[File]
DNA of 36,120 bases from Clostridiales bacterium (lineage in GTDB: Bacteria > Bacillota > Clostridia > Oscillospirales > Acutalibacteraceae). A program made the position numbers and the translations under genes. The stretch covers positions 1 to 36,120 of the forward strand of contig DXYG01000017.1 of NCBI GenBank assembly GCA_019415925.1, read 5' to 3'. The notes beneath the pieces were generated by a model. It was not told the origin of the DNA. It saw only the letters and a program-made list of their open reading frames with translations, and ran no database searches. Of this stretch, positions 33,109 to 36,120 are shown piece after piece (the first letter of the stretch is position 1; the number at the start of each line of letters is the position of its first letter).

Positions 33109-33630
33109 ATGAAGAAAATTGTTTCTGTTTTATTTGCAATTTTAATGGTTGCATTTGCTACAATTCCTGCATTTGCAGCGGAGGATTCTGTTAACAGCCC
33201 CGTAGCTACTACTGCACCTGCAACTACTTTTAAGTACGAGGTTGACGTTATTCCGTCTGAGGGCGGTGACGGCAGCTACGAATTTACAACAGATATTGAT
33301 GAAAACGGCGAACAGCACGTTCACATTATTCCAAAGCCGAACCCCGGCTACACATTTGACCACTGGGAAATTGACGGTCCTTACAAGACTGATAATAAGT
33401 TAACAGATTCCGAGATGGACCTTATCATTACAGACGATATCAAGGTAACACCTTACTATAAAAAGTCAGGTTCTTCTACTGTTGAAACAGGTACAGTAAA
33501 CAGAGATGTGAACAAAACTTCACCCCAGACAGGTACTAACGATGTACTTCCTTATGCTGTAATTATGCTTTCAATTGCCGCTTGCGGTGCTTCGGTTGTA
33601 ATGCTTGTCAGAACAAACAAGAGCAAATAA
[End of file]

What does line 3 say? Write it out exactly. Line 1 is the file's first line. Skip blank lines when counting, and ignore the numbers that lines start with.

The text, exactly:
33109 ATGAAGAAAATTGTTTCTGTTTTATTTGCAATTTTAATGGTTGCATTTGCTACAATTCCTGCATTTGCAGCGGAGGATTCTGTTAACAGCCC